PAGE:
Intimidating phone calls from bill collectors are a reality for millions of Americans. But thanks to the Biden administration, for folks with unpaid medical bills, help might soon be on the way.

That’s because on April 11 Vice President Kamala Harris announced the White House’s plan to ease the burden of unpaid medical bills and eliminate the consequential harassing phone calls from collections agencies.

“I have met so many people in so many communities in our nation who are struggling with this burden. Many of whom are managing an illness or an injury at the same time and who stay up at night, staring at the ceiling wondering if they’ll ever be able to pay off their medical debt,” Harris said at a press briefing. 

“No one in our nation should have to endure that. No one in our nation should have to go bankrupt just to get the healthcare they need.”

YouTube video

The four-part plan includes holding health care providers and debt collectors accountable, reducing the connection between unpaid medical bills and access to credit, forgiving medical debt for half a million low-income veterans, and ensuring consumers know their rights.

These policy changes come on the heels of a March announcement that major credit reporting firms will erase roughly 70% of medical debt from Americans’ credit reports starting in July.

“Having medical debt because you were sick or injured should not lower your credit score and make it more difficult to secure the help you need to get out of debt,” Harris said.

One-third of adults in the United States have medical debt, the White House reported — and Black households have more than any other racial or ethnic group. Collectively, Americans owe at least $195 billion in medical debt. 

According to the Survey of Income and Program Participation, 27.9% of households led by a Black person have medical debt, compared to 21.7% of households led by a Hispanic person, and 17.2% of households led by a white person.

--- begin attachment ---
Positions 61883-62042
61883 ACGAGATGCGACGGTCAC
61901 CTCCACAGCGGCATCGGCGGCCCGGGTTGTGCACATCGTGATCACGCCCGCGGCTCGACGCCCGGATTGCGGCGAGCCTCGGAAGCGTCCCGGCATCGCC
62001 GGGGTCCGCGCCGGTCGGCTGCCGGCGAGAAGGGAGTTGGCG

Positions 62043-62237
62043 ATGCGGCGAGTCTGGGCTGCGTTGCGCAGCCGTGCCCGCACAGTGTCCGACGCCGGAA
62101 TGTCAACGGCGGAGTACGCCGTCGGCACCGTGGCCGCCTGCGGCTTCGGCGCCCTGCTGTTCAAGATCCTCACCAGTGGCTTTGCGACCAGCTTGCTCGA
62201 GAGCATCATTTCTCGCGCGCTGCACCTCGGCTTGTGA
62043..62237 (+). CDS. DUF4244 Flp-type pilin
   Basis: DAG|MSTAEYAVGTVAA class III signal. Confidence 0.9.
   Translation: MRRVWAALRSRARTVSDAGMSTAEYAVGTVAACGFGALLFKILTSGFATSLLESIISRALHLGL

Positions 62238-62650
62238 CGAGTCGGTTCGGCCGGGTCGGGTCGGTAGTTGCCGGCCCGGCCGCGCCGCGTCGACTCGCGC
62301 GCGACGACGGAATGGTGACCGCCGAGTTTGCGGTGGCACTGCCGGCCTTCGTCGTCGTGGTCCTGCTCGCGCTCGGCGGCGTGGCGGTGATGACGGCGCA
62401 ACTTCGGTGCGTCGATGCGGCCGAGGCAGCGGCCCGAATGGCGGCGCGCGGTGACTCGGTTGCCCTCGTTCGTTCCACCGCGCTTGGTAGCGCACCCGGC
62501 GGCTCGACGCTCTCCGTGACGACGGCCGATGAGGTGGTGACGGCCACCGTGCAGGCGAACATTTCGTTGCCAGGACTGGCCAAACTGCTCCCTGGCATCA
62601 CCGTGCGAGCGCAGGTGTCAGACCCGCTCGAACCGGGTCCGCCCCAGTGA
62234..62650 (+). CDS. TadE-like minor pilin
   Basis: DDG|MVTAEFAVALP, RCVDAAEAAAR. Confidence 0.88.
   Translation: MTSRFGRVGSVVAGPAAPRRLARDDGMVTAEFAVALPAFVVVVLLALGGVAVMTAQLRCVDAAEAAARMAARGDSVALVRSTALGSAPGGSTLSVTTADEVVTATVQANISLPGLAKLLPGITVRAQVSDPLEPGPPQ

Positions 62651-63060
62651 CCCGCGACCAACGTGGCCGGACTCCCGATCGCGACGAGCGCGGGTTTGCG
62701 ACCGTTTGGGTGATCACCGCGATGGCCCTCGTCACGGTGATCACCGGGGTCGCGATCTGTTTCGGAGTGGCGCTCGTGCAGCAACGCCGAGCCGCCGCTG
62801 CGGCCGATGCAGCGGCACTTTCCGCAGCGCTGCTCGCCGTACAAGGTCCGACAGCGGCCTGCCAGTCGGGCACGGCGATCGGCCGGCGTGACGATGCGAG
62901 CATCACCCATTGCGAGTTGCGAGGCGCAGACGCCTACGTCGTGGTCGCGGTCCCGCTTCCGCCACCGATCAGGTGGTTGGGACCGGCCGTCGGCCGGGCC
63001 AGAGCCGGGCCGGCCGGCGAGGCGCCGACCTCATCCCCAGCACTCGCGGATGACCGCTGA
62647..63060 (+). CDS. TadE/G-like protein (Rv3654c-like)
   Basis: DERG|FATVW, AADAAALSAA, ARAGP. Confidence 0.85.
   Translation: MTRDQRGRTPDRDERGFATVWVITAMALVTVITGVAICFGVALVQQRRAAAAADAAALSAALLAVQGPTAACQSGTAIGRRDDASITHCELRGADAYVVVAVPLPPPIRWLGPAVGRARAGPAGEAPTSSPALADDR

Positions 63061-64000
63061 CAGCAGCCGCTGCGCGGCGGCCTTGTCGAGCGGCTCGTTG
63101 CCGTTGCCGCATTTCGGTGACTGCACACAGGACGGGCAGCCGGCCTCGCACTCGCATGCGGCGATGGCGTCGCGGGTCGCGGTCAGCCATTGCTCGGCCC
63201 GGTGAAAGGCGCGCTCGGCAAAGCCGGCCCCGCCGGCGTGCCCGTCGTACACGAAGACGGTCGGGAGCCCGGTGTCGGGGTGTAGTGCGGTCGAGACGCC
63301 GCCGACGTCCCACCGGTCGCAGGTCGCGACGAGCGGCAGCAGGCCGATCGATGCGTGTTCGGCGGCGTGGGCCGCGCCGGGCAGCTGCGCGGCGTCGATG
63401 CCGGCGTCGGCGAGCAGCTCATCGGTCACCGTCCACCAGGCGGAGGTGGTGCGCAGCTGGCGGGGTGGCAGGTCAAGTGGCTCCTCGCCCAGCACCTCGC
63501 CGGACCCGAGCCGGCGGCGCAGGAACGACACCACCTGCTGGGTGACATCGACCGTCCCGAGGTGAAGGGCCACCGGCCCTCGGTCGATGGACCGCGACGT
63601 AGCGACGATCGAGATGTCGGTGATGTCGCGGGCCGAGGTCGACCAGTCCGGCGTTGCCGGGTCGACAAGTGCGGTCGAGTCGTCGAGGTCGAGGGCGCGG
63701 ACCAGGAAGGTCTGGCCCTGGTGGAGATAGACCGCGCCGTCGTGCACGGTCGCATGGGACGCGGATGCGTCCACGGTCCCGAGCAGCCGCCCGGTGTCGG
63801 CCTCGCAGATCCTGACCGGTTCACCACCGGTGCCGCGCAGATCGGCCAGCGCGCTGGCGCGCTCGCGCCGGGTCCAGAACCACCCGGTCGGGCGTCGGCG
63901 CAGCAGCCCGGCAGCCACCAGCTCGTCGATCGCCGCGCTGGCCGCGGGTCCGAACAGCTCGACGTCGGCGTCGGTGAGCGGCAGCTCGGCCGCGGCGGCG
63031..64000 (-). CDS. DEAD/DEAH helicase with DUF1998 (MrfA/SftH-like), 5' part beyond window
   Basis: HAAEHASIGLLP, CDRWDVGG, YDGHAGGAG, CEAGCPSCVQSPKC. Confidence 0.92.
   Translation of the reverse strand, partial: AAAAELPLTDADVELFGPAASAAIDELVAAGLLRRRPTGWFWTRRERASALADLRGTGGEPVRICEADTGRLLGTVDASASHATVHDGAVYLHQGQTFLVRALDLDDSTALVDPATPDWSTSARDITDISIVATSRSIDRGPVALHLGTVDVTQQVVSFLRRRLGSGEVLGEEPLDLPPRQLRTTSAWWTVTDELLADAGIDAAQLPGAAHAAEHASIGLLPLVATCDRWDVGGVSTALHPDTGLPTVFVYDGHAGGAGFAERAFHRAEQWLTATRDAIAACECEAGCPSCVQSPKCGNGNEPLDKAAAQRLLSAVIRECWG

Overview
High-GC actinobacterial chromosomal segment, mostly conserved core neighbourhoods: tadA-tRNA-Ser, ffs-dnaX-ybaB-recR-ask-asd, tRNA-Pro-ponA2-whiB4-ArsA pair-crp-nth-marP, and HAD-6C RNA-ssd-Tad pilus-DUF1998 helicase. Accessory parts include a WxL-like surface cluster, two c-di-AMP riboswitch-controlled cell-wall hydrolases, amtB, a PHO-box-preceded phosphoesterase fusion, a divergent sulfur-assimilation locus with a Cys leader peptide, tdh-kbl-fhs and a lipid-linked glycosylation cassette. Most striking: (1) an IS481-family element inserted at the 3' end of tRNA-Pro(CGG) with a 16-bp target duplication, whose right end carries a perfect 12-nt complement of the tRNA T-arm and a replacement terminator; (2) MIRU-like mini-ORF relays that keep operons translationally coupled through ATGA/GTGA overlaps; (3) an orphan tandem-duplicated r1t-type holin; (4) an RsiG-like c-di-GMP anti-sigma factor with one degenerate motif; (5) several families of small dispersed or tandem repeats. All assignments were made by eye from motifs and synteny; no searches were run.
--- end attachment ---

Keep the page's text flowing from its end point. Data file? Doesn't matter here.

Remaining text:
Medical debt creates financial barriers, such as keeping a potential homebuyer from being approved for a mortgage.  

To ensure this is not the case for American homeowners, the Federal Housing Administration (FHA) eliminated medical debt from its mortgage approval process when considering a borrower’s creditworthiness. 

Additionally, as a part of this new  initiative, the Biden-Harris administration is providing guidance to all agencies to eliminate medical debt as a factor for underwriting in credit programs. 

“Medical debt is not a reliable indicator of credit quality, and its impact should be reduced or eliminated to give more American families the opportunity to thrive,” the White House said in a statement

When people accumulate medical debt, they may also “be subjected to persistent and aggressive collections practices.” As a result, both the U.S. Department of Health and Human Services (HHS) and the Consumer Financial Protection Bureau (CFPB) are launching investigations into such practices.

Too many Americans with lower income, poorer health, and from communities of color have higher rates of medical debt.

Xavier Becerra, U.S. Dept. of Human and Health Services Secretary

“Remember what we are talking about. Folks who are in the process of attempting to recover from an illness, for example,” Harris said. “That sort of harassment and intimidation is unethical, and often, it is illegal. And that is why the CFPB has made it a priority to hold debt collectors accountable.”

CFPB will investigate credit reporting companies and debt collectors that violate patients’ and families’ rights. 

Separately, HHS will collect data from over 2,000 providers on medical bill collection practices, lawsuits against patients, financial assistance, financial product offerings, and third party contracting or debt buying practices. 

“Unfortunately, this burden is not shouldered equally in America,” HHS Secretary Xavier Becerra said at the event. “Too many Americans with lower income, poorer health, and from communities of color have higher rates of medical debt.”

The final parts of the administration’s medical debt initiative include education—where CFPB will upgrade its consumer education tools to support families in navigating medical billing—and helping over half a million low-income veterans get their medical debt forgiven.

“No veteran should ever have to choose between life-saving healthcare and putting food on the table for their families,” U.S. Department of Veteran Affairs Deputy Secretary Donald Remy said at the briefing. “And on our watch, they never will.”